Thirty-four years ago (1983), Jumbo Rate News became the first, and only, CD listing service to limit the banks it would list to strong, credit-worthy banks. Reaching for yield meant nothing if the bank was not going to live to carry the CD to term. If it failed and its deposits were taken over by another bank, the original CD terms were void and, in general were dropped down to passbook (savings account) rates.
Back then, in order to accomplish our self-imposed mandate, the banks had to be evaluated manually, one by one. As time went on, however, Bauer developed a system to evaluate all savings and loans, then banks, and eventually, credit unions. Bauer’s star-rating system was created in December 1988 based on June 1988 financial data, and has since become the industry standard.
All banks and credit unions rated 5-stars or 4-stars are unconditionally recommended by Bauer. However, especially after the trails of the 2008 recession, Bauer wanted to further elevate 5-Stars institutions that were able to navigate their way through without losing their 5-star status, a new designation—Best of Bauer—was born.
Best of Bauer banks and credit unions have earned and maintained a 5-star rating for 25 straight years. That’s 100 consecutive quarters, a quarter of a century… or more! There are currently 365 banks and 358 credit unions that have earned this distinction, or a little over 6% of the industry.
Bauer also believes that longevity in and of itself deserves recognition. For our page 7 list this week, we honor the oldest U.S. Banks that have also earned the Best of Bauer distinction. All of the banks listed on page 7 are more than 130 years old and all have earned Best of Bauer status. For example, the Institution for Savings in Newburyport, MA is the oldest Best of Bauer bank (established in 1820). But it’s not the oldest bank overall.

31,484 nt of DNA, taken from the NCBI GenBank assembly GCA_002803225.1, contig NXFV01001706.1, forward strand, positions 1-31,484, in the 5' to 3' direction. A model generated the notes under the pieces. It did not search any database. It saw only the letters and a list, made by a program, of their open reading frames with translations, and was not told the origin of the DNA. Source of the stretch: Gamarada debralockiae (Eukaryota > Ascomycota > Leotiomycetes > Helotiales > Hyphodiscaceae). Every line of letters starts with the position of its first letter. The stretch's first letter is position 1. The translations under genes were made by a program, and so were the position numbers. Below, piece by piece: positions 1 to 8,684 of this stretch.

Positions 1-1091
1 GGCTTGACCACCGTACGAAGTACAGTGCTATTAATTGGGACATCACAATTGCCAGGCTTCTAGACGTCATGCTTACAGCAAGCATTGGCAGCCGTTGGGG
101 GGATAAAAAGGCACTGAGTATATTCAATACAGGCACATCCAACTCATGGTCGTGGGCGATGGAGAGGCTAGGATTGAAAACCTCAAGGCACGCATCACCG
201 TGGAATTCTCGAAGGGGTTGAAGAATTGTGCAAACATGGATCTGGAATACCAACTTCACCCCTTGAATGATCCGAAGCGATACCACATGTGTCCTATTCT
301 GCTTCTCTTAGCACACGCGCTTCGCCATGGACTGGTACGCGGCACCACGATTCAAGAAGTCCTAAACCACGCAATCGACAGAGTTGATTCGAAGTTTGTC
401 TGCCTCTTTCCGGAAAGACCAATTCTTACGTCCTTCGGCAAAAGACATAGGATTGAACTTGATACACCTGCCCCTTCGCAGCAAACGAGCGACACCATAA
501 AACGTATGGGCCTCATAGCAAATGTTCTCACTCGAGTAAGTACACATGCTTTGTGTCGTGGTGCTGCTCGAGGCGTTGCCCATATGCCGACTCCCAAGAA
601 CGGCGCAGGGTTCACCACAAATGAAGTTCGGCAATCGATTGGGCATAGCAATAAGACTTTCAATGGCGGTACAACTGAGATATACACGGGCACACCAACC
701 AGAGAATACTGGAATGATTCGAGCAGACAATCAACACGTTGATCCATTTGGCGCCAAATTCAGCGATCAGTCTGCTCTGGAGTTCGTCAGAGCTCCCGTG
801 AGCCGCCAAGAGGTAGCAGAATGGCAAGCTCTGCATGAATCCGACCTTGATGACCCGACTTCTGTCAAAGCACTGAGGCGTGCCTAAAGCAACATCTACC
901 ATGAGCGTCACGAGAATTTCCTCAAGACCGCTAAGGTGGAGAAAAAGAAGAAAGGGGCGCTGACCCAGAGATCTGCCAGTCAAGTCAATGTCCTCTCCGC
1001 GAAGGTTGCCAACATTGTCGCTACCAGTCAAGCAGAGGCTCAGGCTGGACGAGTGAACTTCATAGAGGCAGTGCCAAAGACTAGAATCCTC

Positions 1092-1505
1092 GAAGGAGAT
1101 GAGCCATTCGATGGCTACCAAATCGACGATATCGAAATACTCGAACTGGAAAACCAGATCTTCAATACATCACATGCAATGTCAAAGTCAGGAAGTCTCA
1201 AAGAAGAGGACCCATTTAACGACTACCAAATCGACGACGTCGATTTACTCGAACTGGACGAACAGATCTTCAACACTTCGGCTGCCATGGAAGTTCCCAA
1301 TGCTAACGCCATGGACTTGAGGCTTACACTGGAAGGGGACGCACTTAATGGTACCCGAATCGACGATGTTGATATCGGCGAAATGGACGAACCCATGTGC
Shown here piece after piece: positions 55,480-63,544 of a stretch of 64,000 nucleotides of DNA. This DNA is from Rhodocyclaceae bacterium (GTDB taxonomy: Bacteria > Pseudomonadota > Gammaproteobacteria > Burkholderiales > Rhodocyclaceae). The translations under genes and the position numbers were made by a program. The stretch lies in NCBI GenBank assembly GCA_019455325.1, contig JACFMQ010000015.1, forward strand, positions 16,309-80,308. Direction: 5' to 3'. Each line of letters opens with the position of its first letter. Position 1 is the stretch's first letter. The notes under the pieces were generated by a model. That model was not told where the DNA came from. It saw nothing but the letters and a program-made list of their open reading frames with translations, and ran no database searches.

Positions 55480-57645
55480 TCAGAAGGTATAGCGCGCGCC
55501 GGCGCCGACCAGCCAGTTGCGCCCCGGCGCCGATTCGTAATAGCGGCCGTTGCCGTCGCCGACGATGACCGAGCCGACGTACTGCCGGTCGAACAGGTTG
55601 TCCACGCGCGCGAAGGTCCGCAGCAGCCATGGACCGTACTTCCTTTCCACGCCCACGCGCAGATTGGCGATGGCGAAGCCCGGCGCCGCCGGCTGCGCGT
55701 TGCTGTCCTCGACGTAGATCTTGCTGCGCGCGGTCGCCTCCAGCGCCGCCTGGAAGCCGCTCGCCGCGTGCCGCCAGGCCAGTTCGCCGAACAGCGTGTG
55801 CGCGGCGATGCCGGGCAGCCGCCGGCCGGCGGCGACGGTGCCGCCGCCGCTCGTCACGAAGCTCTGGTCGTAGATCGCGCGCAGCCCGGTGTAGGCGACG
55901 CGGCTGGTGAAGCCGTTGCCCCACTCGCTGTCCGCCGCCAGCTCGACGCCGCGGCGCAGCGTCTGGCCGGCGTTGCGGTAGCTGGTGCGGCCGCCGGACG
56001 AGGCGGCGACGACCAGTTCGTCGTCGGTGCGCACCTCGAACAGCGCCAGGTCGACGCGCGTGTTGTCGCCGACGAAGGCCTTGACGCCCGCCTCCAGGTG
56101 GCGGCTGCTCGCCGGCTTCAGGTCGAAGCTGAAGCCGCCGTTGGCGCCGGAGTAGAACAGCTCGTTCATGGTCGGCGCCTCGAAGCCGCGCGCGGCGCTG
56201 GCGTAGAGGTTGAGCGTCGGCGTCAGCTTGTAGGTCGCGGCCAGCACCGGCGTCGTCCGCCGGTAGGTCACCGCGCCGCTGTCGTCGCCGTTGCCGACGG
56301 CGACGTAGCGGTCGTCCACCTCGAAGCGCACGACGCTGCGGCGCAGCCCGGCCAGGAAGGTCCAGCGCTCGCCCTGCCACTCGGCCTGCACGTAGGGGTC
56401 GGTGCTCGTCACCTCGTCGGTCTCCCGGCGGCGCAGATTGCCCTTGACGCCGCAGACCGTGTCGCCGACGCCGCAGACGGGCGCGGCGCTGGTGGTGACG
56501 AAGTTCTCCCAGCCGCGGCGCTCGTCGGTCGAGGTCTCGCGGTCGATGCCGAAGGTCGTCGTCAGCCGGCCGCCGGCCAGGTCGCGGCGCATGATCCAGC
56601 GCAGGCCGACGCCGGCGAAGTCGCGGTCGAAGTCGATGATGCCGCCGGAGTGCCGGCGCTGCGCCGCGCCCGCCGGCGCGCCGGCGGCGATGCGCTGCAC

A handful of Big Banks are just as old or older. Which brings us to another point: all of the banks listed on page 7 are community banks. That’s no accident.
Community Banks are much more likely than their larger counterparts to keep an adequate capital cushion… just in case. They are much less likely to make risky investments than non-community banks. They know their customers at a personal level which provides invaluable inside knowledge prior to issuing loans. And, they work towards common, unified goals with the people they serve.
Working together helps to create a stronger community, which in turn, creates a stronger community bank. Our congratulations go to all for a job continually well done.
The Northeast may seem disproportionately represented on page 7 but as you can see from this chart, nearly 10% of the Northeast Region (Connecticut, Delaware, District of Columbia, Maine, Maryland, Massachusetts, New Hampshire, New Jersey, New York, Pennsylvania, Rhode Island and Vermont) are Best of Bauer. That’s by far, the highest percent in the nation.
Conversely, the Western Region (Alaska, Arizona, California, Hawaii, Idaho, Montana, Nevada, Oregon, Utah, Washington, Wyoming and Pacific Islands.) has just 1.62% – far below the national average of 6.27%.
The other regions are:
Southeast, which includes AL, FL, GA, MS, the Carolinas, TN, VA, WV, PR and the U.S. Virgin Islands;
Central: contains IL, IN, KY, MI, OH and WI;
Midwest: IA, KS, MN, MO, NE and the Dakotas; and
Southwest: which encompasses AR, CO, LA, NM, OK and TX. The is the only region that managed to exceed the national Best of Bauer average for both banks and credit unions.
BONUS: Supplemental pages are included in this week’s newsletter to recognize ALL of these top performing banks. Congratulations!